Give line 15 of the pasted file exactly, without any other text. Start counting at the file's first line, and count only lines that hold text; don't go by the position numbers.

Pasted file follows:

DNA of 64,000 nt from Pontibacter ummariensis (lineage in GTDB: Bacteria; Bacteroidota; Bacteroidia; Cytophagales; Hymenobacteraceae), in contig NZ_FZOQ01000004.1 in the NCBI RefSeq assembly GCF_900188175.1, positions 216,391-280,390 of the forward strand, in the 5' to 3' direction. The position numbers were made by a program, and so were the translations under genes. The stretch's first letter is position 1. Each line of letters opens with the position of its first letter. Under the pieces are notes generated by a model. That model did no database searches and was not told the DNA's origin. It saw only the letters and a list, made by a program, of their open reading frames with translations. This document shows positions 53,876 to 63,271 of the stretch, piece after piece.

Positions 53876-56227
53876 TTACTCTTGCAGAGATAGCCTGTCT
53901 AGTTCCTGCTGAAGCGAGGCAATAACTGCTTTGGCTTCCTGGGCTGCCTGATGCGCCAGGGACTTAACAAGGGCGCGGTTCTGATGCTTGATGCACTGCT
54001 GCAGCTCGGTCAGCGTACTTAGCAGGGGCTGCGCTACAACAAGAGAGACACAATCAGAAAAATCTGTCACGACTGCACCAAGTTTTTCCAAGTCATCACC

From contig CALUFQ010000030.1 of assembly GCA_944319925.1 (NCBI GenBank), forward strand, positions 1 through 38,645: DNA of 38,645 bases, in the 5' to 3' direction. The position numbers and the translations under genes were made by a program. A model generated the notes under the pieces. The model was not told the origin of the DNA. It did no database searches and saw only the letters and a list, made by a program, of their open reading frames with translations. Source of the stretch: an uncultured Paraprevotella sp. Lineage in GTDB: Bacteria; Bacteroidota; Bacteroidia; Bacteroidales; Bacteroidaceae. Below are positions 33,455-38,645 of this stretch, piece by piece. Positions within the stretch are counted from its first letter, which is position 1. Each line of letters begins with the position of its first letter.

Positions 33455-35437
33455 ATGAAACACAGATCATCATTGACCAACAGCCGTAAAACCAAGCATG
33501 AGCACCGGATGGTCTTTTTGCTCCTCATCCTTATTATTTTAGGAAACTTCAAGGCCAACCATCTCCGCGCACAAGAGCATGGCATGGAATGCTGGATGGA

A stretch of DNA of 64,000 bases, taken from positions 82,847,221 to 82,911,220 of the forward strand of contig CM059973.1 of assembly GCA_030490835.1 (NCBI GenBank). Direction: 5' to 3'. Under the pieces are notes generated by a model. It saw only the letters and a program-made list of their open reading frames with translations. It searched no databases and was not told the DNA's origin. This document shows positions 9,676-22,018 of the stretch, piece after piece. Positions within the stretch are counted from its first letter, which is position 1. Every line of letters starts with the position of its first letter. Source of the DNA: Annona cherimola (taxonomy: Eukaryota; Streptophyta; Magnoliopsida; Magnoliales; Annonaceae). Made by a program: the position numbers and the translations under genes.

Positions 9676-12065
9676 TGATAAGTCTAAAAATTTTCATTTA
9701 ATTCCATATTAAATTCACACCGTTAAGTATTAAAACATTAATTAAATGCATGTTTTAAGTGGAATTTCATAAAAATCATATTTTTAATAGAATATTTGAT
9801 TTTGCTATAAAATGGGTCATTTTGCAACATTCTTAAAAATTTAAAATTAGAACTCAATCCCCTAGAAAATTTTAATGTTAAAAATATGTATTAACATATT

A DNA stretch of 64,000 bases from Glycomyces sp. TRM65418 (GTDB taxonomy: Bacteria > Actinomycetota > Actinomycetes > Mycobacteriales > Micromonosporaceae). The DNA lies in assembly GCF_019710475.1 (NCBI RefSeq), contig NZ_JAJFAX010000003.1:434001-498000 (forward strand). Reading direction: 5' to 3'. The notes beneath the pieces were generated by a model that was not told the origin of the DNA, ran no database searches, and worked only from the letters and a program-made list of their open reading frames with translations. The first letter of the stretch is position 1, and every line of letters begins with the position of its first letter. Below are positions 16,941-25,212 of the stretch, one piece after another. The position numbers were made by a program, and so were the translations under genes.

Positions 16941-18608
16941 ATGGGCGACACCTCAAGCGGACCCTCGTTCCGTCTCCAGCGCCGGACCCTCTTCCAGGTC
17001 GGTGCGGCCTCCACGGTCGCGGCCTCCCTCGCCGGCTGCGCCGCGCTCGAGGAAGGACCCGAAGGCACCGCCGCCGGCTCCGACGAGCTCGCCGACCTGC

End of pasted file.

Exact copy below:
A DNA stretch of 64,000 bases from Glycomyces sp. TRM65418 (GTDB taxonomy: Bacteria > Actinomycetota > Actinomycetes > Mycobacteriales > Micromonosporaceae). The DNA lies in assembly GCF_019710475.1 (NCBI RefSeq), contig NZ_JAJFAX010000003.1:434001-498000 (forward strand). Reading direction: 5' to 3'. The notes beneath the pieces were generated by a model that was not told the origin of the DNA, ran no database searches, and worked only from the letters and a program-made list of their open reading frames with translations. The first letter of the stretch is position 1, and every line of letters begins with the position of its first letter. Below are positions 16,941-25,212 of the stretch, one piece after another. The position numbers were made by a program, and so were the translations under genes.